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Bellevue-based foundation awards $100,000 prize for genome research
The Bellevue-based Foundation For the Future has selected genome research pioneer Dr. J. Craig Venter as the 2008 winner of the Kistler Prize. The prize is awarded annually for original work that significantly increases knowledge and understanding of the relationship between the human genome and society.
Dr. Venter is being honored for a body of pioneering work in genome science.
He is chairman and president of J. Craig Venter Institute (JCVI),
Rockville, MD, a not-for-profit research institute dedicated to the
advancement of the science of genomics; the understanding of its
implications for society; and communication of those results to the
scientific community, the public, and policymakers. Venter came to
prominence in scientific circles in 1991 for his novel technique for rapid gene discovery and in 1995 for the first sequencing in history of a genome of a living species, the bacteria Haemophilus influenzae. In February 2001 he and his team at Celera Genomics published the sequencing and analysis of the human genome.
Since that accomplishment, Venter went on to investigate genomes found in the atmosphere and the oceans. JCVI published in 2006 findings from ocean sampling that uncovered more than six million new genes and thousands of new protein families from organisms in seawater.
In 2007 Venter's own complete individual genome was sequenced and published in the first-ever publication of a genome sequence of an individual, covering both chromosome pairs. At present, JCVI continues work toward the creation of a fully synthetic organism.
"For nearly two decades, the name most commonly associated with genome research is that of Craig Venter," said Sesh Velamoor, Deputy Director, Programs, for the foundation. "His work, especially the recent sequencing and analysis of his individual genome, has laid the groundwork for the promise of truly individualized medicine and health care, which will greatly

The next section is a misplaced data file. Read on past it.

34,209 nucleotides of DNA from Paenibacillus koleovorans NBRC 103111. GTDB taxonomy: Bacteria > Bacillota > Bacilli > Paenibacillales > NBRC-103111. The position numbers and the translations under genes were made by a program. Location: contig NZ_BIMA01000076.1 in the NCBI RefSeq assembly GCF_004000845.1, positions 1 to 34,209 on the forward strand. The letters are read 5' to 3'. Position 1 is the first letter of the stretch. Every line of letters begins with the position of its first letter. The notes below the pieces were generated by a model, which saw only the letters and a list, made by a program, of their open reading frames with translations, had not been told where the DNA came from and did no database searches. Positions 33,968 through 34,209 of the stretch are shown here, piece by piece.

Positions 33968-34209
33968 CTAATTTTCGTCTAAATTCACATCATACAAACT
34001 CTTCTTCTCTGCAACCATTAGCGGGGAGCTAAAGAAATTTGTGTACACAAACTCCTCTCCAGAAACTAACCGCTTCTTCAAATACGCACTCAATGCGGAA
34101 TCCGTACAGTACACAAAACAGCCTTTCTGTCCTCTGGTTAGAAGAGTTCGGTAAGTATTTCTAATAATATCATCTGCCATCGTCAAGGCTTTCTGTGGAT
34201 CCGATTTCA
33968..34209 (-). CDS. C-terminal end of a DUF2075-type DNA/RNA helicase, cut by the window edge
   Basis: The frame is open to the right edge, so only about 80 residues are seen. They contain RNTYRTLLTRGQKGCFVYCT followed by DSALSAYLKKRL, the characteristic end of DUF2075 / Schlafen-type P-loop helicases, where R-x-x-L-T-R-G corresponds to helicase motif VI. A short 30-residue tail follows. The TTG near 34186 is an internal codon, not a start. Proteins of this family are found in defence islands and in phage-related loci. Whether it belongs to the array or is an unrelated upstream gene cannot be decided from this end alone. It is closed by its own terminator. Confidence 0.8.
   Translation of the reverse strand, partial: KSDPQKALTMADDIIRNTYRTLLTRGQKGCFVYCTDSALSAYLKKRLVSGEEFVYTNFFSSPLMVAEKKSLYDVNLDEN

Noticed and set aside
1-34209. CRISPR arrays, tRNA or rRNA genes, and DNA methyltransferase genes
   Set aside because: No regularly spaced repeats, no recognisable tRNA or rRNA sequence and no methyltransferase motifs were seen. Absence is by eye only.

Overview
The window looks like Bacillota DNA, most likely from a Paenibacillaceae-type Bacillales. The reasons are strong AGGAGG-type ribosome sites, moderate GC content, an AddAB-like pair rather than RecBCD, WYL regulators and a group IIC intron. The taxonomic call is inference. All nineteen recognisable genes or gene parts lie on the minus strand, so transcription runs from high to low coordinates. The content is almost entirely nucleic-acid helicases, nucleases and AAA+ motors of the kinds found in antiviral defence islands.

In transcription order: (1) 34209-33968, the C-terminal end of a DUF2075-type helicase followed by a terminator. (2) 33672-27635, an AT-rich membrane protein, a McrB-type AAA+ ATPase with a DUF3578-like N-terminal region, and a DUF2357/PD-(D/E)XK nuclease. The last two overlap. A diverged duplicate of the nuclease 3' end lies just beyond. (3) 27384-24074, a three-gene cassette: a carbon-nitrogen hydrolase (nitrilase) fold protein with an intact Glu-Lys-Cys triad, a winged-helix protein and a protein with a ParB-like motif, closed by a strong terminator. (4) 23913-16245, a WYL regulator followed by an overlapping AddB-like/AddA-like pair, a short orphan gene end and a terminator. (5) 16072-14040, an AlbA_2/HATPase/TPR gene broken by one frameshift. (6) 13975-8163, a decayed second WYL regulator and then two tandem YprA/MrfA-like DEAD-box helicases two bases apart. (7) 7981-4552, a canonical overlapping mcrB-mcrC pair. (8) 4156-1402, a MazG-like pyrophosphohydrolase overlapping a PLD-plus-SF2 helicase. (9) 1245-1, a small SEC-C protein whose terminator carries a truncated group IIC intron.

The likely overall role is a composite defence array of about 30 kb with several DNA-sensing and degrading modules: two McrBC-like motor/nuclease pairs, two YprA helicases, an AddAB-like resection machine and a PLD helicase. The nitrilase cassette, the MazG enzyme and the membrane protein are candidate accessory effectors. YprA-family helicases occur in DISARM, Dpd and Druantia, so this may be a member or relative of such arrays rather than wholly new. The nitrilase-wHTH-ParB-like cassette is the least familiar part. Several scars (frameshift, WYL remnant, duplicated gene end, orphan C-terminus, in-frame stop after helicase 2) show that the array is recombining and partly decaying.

impact the long-term future of humanity. Venter goes fearlessly where no one has gone before in understanding genomes in general and the human genome in particular."
Dr. Venter's work is recounted in his book A Life Decoded: My Genome: My Life (Penguin, 2007). His research, often considered controversial, has met with bitter confrontations and strenuous objections.
"It is this kind of dedication to and rigorous pursuit of scientific research, with courage and conviction despite criticism and opposition, that the Kistler Prize was created to recognize," said Walter Kistler, originator of the prize.
The Kistler Prize includes a cash award of $100,000 and a 180-gram gold medallion. It is named for Walter P. Kistler, president and benefactor of the Foundation For the Future, who will present the 2008 award to Dr. Venter in a gala banquet and ceremony in Seattle on Sept. 11.
Besides the Kistler Prize, Foundation For the Future awards the Walter P. Kistler Book Award. Other awards are the Walter P. Kistler Science Documentary Film Award and the Walter P. Kistler Science Teacher Award.
The Foundation convenes seminars, workshops, and symposia that focus on the long-term future of humanity, and it is presently developing a four-program television documentary series entitled The Next Thousand Years.
It also funds research programs, publishes scholarly works, and undertakes public awareness and education programs concerning the long-term future of humanity.
Details on its activities are available at www.futurefoundation.org.